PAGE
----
Skills are the new coin of the realm
Forget bitcoin—skills are the global currency for 21st century economies. Lori Foster, professor of Psychology at North Carolina State University and the University of Cape Town, says, "Without proper investment in skills, individuals languish on the margins of societies, technology does not convert into economic prosperity, and it's difficult if not impossible for countries to compete in an increasingly knowledge-based global economy."
"So, an investment in skills is important for companies or organizations," she continued, "But scale that up; it's also important to enable prosperity at a national and at a global level."
The key questions are how and where to make those investments. Tara Behrend, associate professor in the Department of Organizational Sciences and Communication at George Washington University, says, "The general business population and the broader community of policy makers and educators are all wondering what the future is going to look like, because they need to prepare people to enter that future."
Foster and Behrend, along with Fred Oswald, professor and Herbert S. Autrey Chair in Social Sciences at Rice University, are the three co-editors of the book, Workforce Readiness and the Future of Work. Oswald is a past president of SIOP and a Fellow of the American Psychological Association and Association for Psychological Science. Foster was an Obama-era White House Fellow and a behavioral science advisor to the United Nations. Behrend was a 2016 Cyber Initiative Fellow at the Center for Advanced Study in the Behavioral Sciences at Stanford University.
Workforce readiness involves change readiness on the part of job applicants, employers, educators, all the way up to federal policymakers, and therefore, the editors of the latest edition of this SIOP Organizational Frontiers Series brought together more than 30 international authors representing a wide range of expertise that contributes to agile, healthy workforces and economies in the digital era.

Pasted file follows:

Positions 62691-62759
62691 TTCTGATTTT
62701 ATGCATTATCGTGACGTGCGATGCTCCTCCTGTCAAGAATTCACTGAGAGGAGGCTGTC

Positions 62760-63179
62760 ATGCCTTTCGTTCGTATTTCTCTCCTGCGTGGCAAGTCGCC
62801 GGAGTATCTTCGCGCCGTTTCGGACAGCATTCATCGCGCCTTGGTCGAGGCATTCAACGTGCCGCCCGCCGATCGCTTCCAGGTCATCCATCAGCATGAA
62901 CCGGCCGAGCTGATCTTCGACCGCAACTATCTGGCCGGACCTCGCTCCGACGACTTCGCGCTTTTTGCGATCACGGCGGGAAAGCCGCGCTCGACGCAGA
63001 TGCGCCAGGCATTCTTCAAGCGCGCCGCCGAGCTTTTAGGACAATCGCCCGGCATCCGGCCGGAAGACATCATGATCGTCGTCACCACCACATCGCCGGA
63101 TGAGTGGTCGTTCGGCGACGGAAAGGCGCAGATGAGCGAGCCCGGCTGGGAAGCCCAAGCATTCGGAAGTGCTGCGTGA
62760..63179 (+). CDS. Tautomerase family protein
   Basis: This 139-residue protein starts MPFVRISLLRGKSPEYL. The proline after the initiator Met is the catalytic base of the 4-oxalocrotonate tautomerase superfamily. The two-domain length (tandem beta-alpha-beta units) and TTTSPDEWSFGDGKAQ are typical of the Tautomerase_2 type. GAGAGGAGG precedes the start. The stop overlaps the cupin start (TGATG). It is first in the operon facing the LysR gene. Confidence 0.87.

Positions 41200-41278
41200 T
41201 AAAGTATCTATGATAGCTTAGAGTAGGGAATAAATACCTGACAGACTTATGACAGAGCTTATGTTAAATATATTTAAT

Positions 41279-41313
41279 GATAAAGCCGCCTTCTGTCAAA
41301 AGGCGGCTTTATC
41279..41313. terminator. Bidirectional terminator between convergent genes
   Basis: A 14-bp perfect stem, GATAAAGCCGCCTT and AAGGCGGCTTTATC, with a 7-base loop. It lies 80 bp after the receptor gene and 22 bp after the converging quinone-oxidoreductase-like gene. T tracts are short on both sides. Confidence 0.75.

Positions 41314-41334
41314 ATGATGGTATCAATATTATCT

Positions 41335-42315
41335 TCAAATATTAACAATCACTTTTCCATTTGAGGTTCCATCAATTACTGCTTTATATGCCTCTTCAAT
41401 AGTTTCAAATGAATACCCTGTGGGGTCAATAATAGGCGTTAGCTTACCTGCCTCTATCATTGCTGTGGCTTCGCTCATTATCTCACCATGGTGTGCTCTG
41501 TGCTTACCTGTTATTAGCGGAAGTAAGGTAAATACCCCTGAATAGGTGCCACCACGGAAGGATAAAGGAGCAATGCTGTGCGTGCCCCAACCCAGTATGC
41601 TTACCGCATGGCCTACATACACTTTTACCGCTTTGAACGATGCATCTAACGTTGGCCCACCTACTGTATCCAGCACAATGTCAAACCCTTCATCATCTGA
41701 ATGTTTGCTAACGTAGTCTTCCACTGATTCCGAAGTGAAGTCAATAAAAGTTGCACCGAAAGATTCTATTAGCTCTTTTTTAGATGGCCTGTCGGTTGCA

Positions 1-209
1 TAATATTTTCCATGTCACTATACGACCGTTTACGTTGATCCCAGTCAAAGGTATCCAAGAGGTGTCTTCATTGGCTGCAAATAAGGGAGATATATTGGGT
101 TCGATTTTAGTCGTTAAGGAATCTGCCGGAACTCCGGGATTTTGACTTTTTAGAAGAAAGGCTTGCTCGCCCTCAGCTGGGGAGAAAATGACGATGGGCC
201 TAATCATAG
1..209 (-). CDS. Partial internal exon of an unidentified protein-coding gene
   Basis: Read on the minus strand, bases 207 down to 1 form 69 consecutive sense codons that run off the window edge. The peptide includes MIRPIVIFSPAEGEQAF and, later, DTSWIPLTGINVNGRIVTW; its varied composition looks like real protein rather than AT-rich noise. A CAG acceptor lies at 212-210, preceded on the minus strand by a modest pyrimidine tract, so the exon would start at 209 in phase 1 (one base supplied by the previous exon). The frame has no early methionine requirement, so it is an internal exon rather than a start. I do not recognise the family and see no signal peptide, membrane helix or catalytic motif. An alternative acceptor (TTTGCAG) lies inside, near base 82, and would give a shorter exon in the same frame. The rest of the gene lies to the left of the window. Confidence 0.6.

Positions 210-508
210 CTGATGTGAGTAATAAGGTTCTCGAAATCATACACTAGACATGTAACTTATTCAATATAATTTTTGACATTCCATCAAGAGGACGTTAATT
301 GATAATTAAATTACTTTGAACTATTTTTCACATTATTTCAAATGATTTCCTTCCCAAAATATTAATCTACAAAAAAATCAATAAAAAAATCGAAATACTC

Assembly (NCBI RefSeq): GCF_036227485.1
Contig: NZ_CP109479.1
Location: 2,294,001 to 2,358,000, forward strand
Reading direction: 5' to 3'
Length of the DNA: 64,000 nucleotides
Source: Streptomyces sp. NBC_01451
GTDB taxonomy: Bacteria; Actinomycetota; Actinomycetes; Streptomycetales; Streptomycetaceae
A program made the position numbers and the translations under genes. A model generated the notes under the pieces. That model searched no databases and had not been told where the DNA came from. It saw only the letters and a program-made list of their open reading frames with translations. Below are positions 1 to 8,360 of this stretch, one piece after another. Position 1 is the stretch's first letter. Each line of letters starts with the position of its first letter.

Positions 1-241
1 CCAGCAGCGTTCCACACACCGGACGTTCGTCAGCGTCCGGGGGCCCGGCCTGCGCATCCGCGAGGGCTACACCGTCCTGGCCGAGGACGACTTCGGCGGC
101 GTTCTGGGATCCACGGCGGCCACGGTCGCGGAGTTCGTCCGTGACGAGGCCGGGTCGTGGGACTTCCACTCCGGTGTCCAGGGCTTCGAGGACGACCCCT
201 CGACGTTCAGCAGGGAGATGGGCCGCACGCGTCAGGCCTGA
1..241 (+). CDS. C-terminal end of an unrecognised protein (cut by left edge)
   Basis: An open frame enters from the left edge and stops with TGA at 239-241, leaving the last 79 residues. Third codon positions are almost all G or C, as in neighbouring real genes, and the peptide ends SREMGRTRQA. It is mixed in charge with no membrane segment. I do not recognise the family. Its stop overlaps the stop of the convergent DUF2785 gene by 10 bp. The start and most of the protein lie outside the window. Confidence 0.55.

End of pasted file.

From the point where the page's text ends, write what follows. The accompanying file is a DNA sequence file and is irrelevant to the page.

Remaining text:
"There are people contributing to the chapters who are working in a wide range of industries, and disciplines, but all thinking about this topic of the Future of Work," says Tara Behrend, "And so they're talking about issues like apprenticeships and re-skilling, and how we help people whose jobs have been replaced by automation, but they're doing so from really different perspectives."
Fred Oswald notes that, "The sections of the book address issues pertaining to education, policy, technology, and the workforce, helping the reader really understand the science, research, and expertise behind workforce and future of work issues in a broad, integrative way that tries to get beyond the hype."
Workforce Readiness and the Future of Work can serve as both a reference and a guidebook. Behrend says, "There is something in here for educators, for policy makers, but also for corporations and organizations who need to make decisions about which skills will be most valuable in the years to come." Individual chapters address such diverse subjects as the concept of decent work, employer perspectives on workforce readiness, using the O*NET occupational database in addressing workforce issues, AI in talent management, assessments, apprenticeships, credentialing, and more.
Find more resources related to the Future of Work on the SIOP website: ow.ly/fl5D50uRHLo